With parents who both had successful careers in education, as did an impressive number of their closest friends, it should come as no surprise that the pursuit of academic excellence has been a driving force in my life. From my elementary years to Jesuit instruction during high school and from college to graduate studies and degrees, I’ve never been able to fully quench my thirst for knowledge.
As a little boy, whenever I would complain about being bored — a ruse often employed by children like me who had no siblings — my mother would invariably suggest that I find a “friend” from among the several bookshelves in our home. Even after I outgrew that distinctively awkward stage of life, leaving behind my nerd-like persona like the ugly duckling, eventually spreading my wings as a beautiful swan, my hunger for knowledge never wavered.
While I can remember some of my best friends having the propensity for working with and mastering numbers, formulas and calculations — all with ease — I have always had an uncanny ability to easily comprehend and manipulate language via both the spoken and written word.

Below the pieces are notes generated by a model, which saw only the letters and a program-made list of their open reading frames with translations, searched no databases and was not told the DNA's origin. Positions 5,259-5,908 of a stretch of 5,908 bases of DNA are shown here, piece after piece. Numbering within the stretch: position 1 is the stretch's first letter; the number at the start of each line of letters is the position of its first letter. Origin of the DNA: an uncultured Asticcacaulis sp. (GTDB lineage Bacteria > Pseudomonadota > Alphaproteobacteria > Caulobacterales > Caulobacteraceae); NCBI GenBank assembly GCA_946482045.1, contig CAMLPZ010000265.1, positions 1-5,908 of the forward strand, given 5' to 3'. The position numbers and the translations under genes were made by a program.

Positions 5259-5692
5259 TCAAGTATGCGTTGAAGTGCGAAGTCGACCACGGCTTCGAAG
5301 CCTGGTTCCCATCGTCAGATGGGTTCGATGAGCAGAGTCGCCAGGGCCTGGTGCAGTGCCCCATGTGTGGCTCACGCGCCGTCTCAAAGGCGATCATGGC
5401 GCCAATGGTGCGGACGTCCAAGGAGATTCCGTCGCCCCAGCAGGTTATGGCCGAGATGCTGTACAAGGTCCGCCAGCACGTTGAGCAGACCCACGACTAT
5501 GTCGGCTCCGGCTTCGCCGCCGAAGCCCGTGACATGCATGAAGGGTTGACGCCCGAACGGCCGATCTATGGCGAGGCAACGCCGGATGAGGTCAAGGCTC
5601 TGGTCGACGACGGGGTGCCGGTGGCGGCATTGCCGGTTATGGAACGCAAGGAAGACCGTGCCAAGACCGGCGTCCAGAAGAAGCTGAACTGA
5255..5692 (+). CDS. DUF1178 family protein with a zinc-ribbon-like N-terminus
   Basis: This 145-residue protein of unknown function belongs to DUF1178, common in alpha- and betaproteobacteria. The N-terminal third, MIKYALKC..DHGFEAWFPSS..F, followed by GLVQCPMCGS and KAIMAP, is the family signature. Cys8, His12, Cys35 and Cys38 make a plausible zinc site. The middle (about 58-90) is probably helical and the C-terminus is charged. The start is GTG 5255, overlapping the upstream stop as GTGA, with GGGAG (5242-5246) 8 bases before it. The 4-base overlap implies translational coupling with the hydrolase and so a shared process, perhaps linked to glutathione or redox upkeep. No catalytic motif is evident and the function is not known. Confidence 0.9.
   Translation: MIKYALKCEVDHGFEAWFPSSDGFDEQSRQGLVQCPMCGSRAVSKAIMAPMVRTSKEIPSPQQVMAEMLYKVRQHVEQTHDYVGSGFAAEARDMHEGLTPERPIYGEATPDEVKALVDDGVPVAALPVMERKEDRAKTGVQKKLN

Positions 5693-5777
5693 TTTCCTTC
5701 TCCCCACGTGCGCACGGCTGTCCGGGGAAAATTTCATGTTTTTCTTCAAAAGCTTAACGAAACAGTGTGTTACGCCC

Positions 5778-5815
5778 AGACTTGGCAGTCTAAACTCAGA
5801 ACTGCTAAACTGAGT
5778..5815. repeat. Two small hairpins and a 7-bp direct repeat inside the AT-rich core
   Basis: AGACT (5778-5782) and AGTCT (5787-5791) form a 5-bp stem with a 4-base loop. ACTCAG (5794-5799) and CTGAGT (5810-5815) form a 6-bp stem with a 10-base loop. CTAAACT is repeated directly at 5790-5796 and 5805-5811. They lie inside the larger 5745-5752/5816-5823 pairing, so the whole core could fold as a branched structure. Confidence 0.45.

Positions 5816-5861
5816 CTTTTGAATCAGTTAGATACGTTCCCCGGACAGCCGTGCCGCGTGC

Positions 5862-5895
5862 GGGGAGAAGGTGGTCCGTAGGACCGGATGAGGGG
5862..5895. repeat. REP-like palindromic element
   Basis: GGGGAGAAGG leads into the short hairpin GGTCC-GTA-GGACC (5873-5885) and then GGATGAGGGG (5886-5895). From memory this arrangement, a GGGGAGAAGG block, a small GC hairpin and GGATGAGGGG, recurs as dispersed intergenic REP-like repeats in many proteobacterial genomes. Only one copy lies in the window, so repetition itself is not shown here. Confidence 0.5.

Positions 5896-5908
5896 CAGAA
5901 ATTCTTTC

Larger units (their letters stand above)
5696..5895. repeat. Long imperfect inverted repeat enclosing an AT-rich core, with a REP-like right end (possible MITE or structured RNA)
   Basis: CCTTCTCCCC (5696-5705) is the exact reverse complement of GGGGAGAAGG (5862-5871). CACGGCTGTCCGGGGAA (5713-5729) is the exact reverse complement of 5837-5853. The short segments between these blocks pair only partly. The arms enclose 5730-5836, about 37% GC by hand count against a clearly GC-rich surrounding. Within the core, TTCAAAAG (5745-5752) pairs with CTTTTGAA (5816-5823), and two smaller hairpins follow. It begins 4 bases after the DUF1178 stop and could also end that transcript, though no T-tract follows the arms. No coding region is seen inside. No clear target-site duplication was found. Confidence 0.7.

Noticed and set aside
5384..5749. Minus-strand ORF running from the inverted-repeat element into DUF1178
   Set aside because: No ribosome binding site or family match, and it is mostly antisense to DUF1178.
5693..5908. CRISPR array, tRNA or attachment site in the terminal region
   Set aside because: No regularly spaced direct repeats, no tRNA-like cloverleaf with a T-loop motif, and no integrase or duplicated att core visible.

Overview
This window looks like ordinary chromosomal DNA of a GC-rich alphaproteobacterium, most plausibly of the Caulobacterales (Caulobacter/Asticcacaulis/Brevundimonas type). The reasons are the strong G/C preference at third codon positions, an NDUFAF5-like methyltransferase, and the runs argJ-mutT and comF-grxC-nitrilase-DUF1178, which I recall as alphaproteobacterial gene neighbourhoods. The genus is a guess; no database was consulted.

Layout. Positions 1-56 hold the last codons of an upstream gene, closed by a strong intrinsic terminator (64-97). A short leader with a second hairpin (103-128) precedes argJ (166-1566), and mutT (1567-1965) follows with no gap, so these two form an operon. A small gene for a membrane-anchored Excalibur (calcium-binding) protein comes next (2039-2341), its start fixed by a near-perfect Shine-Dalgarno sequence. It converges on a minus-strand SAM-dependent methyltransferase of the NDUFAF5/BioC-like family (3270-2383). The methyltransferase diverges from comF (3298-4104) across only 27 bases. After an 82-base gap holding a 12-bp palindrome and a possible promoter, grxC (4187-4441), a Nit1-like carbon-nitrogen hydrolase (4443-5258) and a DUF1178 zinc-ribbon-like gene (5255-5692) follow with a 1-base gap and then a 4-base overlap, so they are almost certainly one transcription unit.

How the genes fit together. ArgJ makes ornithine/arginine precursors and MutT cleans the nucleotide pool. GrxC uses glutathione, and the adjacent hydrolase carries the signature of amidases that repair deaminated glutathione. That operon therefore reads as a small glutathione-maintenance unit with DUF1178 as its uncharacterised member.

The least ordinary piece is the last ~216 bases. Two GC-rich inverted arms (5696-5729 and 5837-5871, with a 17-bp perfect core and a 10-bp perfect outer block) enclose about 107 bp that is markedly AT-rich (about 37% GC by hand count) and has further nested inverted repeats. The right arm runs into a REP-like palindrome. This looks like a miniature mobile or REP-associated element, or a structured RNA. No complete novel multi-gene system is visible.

At one point during junior high school, I decided to temporarily engage mental cruise control so that I could focus on dribbling, layups, free throws and jump shots — tools of the trade for those with short-lived dreams to become the next Dave Bing, Curtis Rowe or Bob Lanier. They were the all-stars who played for my hometown’s basketball team, the Detroit Pistons, during my youth.
I never reached the heights for which I once hoped, but a day of reckoning would come in quick fashion. When my report card came, my slew of normal straight A’s had disappeared, replaced with grades to which I was unfamiliar — mostly C’s. My father could not contain his anger and as punishment, deducted several dollars from my weekly allowance, informing me that given my academic abilities, earning a “C” was equivalent to cheating. I understood his conclusion and realized that I had not done my best.
As for my mother, she tackled me while employing the philosophy of W.E.B. Du Bois who posited the vital role that the Talented Tenth were called upon to play within the Black community. My destiny, she surmised, was to one day join that small cadre of intellectuals who would use their gifts and talents for the benefit of our race. Then she added an additional caveat: while membership would allow privileges, it also bore great responsibility. My parents’ admonishments guided me as I moved from grade school to graduate school, fueling my commitment to burn the midnight oils, toil amidst the library stacks on Fridays nights and Saturday mornings — focusing on the finish line while delaying dreams of gratification for more opportune moments.
I share these reflections in efforts to refute the recent allegation lodged by the U.S. Justice Department against Yale University for its alleged illegal bias in the school’s admissions process. No, I did not attend Yale. But I could have as I was admitted for undergraduate studies. I chose the University of Michigan [UM] as it was both closer to home and far more economically prudent.